Looking Back On My Lockdown Experience

Juan Villela

I’ve been spending much of my online social time on Mastodon. That’s where all the cool kids have gone to. Amongst which is Medium, of all “people”. They’re embracing the fediverse, and I’m happy to see it. Because of their significant presence on the platform, I’ve been exposed to many independent writers with beautiful articles and blog posts.

One of those was Debdutta Pal’s 2020 post on the effects of the lockdown when you were already a homebody working remotely. Reading this sent hurled me back in time to a moment in my life that feels surreal when I remember it.

I am an introvert, I live with my partner, and I work from home; my life has barely changed. The similarities are uncanny…

Like Debdutta, I was a remote worker before 2020. It had been a couple of years since I transitioned, but it was enough for me to have settled into the lifestyle. And it sure is a lifestyle. It’s a complete restructuring of your relationship with work. So you’d think we’d be the ones best prepared for a lockdown. But I think I speak for most pre-COVID WFH folks when I say that the lockdown destroyed our way of life.

At first, I felt a little off and got easily distracted by the news while I worked or spent time with my partner. I had to constantly remind myself that I needed to get back to work. I then lost interest in many of my regular activities in between and after work. It wasn’t that I took on too much. I just lost the motivation to do what I was doing before.

Why am I having difficulty doing regular, day-to-day tasks?

Looking back, I understand what I was feeling during that time. As soon as everyone went indoors, many people found ways to connect and find a use for their extra time. Social media was inundated with baking, cooking, and home activities. It seemed like everyone was finding something to do. But I, who just worked from home, began to feel like I wasn’t doing enough. It felt like I was slacking off.

I felt trapped. It’s one thing deciding not to leave the house for two weeks. It’s another being told you can’t. Yes, I know that sounds backward. And it’s purely psychological. But it’s what made this so terrible. I felt tied down, chained to my house.

And on top of that, we had no idea what the future held. It was still up in the air what the world would look like next week or next month. Everything pointed towards chaos on the horizon.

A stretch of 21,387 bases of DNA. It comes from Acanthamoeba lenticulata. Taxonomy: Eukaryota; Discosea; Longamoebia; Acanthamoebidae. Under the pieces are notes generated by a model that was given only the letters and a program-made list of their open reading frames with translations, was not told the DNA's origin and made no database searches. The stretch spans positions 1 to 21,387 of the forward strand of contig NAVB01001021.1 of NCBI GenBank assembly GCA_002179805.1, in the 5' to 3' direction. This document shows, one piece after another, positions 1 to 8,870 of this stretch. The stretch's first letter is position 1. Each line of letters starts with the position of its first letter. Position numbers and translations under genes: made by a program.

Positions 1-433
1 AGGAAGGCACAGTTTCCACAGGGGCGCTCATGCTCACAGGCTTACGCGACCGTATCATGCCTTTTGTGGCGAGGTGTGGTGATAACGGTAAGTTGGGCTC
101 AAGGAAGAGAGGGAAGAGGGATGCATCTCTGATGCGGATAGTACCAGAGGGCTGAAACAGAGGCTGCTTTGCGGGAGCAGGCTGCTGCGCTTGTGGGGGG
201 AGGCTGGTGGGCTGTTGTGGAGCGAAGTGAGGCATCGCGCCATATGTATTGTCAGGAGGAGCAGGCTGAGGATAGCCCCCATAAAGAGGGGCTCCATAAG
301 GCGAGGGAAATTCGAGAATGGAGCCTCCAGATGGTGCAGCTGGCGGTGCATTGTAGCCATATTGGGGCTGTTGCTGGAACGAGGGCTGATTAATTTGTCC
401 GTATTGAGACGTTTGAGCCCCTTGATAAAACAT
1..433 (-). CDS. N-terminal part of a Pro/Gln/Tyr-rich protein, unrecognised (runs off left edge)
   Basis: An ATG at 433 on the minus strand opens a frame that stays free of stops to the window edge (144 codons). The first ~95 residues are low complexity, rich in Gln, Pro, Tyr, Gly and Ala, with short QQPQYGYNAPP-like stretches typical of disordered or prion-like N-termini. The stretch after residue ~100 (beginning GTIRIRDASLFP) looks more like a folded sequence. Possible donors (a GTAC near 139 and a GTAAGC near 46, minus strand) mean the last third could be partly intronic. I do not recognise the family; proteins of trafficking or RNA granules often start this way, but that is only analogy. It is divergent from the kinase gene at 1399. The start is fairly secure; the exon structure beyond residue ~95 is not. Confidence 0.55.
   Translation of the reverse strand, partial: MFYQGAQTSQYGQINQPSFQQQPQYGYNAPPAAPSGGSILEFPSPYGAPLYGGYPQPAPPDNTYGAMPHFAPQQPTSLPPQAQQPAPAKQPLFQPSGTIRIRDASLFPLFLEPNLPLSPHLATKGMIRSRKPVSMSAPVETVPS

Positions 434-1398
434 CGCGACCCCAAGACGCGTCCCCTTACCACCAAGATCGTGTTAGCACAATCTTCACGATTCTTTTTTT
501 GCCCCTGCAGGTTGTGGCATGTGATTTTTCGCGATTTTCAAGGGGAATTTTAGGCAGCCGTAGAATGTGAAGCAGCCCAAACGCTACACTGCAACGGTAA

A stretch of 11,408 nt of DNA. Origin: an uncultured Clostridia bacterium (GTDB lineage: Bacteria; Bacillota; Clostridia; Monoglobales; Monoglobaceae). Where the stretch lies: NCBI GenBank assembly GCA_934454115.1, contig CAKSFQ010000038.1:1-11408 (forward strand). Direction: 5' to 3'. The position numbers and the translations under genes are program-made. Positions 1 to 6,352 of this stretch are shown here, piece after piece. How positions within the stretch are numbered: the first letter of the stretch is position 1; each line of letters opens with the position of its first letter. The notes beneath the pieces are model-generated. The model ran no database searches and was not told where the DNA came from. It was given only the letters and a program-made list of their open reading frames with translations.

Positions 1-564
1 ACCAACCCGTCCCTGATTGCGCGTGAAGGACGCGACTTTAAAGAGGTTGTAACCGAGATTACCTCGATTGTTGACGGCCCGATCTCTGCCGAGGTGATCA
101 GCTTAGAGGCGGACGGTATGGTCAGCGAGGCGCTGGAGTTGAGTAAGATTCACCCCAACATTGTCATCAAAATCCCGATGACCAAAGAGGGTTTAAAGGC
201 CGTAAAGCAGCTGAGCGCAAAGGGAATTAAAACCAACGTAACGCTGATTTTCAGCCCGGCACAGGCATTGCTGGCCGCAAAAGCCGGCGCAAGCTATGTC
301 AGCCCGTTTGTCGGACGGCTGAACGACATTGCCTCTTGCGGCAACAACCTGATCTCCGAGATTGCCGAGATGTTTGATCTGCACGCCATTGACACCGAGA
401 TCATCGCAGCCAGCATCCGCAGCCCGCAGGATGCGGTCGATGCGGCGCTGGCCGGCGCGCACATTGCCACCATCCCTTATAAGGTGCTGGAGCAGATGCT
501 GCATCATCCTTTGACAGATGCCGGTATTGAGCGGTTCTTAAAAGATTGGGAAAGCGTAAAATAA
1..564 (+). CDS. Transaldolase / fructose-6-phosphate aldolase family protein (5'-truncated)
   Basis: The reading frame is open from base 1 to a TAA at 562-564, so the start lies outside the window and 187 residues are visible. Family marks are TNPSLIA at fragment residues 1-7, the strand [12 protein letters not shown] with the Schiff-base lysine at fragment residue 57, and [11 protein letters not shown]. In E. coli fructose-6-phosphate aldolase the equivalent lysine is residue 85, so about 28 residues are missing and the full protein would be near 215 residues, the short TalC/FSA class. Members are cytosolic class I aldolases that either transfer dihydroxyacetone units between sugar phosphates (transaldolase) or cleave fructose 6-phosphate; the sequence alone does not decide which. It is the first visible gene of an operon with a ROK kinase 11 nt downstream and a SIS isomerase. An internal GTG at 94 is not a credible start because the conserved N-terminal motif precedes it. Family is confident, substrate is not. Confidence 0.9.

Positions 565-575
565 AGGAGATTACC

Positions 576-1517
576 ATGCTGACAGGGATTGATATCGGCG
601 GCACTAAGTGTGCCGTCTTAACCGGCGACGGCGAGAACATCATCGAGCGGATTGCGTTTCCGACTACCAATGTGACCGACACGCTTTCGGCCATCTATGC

I was depressed most days. But I managed to power through it. My wife—used to moving around in an open floor office space—felt like “a lab rat trapped in a maze for someone’s amusement.” It was hard on her. So, after a month of going crazy, we took a mini vacation.

Yes, I did the unthinkable; I took a 4-day break in the middle of lockdown.

Like Debdutta’s, it was short and sweet. We grabbed some clothes and went to a nearby hotel for a few days. Nothing fancy or special. We stayed somewhere else and did nothing together. We were lucky a hotel was operating at all. Even if at limited capacity. But it was beautiful. We had some control back of our lives. Or at least the sensation of control. And that was enough to reset things in our heads.

The break worked. I calmed down, processed my thoughts, and came out of it with a newfound determination.

We spent all that time talking, reminiscing about past trips, and planning new ones. It felt like a regular Sunday evening. Except in a different place. With a clearer head.

But while our mental health did improve, the situation with the pandemic didn’t. The anxiety left temporarily.

I was finally able to do more, but not so surprisingly, it still wasn’t enough.

We all know what happened next (it’s 2023 at the time of writing this). But most of us never returned to being the same people. Nor did the world. We mostly live in this perpetual nostalgia for a past life that shouldn’t feel so far behind. It could be because COVID never really left, even if it’s not as bad now. It could be because we now know just how fragile our way of life is. Hell, the world nearly stopped BECAUSE A BOAT GOT STUCK.

But all we can do is push forward. We are making the best out of our lives now with those we still have with us. And treasure our lives because everything is far more fragile than we think.

See Also

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